existence of exchange controls in emerging economies. The third research
question attempts to address the approach of how countries attempt to
restructure their economy towards freer markets and this includes the gradual
removal of exchange controls. Finally, the South African economy has endured
gradual relaxation of exchange controls since 1994. There is a debate on how
39
this has contributed to economic liberalisation of the South African market and
whether exchange controls should be removed completely.
40
4. RESEARCH METHODOLOGY
4.1. DESCRIPTION OF RESEARCH METHOD
The objectives of this research were determined using a quantitative descriptive
research method. Descriptive research refers to a research methodology that is
designed to describe the characteristics of a population or phenomenon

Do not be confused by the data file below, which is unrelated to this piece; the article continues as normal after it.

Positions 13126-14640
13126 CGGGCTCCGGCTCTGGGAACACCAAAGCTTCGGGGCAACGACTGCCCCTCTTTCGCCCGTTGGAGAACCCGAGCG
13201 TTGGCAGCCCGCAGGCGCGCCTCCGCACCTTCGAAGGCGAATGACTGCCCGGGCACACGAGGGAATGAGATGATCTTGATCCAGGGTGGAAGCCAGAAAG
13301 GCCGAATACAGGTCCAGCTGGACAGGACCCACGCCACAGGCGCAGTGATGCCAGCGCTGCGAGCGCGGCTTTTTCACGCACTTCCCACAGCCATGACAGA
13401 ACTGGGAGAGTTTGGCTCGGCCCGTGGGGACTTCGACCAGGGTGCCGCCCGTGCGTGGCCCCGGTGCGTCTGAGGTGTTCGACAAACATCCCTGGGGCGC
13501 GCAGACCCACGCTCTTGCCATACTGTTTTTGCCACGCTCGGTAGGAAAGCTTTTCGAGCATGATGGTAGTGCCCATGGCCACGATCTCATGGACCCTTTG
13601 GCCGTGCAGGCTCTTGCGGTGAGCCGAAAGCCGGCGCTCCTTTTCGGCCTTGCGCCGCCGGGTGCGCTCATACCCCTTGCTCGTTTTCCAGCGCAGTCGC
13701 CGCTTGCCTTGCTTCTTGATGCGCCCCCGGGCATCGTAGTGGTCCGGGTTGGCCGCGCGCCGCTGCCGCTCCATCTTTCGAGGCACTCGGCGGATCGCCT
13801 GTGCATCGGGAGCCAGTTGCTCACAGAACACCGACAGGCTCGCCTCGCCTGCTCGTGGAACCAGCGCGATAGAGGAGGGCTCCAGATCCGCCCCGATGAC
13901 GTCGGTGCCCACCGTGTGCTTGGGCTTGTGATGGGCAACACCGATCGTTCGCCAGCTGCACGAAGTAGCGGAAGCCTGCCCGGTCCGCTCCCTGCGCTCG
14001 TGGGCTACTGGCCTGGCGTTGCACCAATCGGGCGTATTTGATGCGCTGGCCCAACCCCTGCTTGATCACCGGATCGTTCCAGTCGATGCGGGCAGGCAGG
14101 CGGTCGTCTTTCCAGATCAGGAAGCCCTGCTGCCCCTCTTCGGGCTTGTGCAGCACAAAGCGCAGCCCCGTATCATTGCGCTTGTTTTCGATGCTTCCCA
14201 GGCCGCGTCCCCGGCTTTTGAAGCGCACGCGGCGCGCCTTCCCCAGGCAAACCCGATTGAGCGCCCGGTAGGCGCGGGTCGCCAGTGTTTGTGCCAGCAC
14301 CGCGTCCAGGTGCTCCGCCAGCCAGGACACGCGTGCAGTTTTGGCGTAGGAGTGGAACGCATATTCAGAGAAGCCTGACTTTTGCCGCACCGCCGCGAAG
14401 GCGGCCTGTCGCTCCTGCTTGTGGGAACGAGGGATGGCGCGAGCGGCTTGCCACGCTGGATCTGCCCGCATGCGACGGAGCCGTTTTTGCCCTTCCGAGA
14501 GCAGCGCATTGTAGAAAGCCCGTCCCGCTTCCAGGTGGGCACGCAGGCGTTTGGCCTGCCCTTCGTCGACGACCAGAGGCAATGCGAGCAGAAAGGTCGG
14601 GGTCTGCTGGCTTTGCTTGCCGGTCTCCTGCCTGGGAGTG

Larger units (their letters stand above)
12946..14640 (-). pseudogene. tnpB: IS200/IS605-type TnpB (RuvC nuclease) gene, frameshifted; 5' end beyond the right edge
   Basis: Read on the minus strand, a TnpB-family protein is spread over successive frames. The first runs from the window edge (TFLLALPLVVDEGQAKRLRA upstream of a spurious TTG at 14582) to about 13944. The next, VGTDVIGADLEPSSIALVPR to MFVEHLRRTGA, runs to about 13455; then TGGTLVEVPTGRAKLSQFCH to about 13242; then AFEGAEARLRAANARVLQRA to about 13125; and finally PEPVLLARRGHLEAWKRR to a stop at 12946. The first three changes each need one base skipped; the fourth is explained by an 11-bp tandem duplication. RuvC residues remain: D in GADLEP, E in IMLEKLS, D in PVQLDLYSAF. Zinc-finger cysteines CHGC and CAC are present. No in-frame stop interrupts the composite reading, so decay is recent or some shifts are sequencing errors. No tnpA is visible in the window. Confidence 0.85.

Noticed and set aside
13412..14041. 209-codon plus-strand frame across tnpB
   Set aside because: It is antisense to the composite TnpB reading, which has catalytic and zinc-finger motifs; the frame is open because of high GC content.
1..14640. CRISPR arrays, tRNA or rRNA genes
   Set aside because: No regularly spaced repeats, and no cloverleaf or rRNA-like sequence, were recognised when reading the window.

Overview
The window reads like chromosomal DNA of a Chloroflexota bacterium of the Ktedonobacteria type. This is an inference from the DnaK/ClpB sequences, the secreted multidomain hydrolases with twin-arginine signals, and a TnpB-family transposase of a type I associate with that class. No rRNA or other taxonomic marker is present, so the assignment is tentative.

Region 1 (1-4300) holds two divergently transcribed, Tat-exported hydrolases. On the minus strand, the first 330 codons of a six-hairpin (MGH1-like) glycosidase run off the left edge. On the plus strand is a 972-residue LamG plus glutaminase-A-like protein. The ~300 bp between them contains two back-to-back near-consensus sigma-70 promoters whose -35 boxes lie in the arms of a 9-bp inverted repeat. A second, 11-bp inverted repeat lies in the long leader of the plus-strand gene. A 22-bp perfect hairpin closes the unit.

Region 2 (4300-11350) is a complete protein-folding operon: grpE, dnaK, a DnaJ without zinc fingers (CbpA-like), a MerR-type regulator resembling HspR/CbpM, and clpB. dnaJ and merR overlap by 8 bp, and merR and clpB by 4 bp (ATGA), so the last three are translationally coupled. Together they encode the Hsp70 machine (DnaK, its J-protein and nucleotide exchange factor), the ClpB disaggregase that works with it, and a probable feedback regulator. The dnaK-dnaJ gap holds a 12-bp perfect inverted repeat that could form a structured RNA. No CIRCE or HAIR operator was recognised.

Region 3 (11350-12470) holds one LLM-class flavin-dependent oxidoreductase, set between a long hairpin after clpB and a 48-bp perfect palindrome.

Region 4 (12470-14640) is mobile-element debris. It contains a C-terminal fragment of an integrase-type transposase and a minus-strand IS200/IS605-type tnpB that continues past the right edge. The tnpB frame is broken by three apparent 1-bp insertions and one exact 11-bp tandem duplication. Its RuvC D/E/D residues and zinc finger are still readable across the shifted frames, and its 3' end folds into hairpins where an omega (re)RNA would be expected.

(Zikmund, 2003). It helps to segment and target markets and is based on some
previous understanding of the nature of a research problem.
According to the research questions defined in the previous section, the
objective of this research was to describe the impact of foreign exchange
controls on economic performance. This involved discussing some of the key
issues facing emerging economies and how different emerging economies have
performed comparatively under exchange controls.
Secondary information was researched from economic research databases,
institutions and publications and were analysed quantitatively in a description of
the findings of the research. Based on the scope of this research and a need to
describe information of exchange controls from a variety of emerging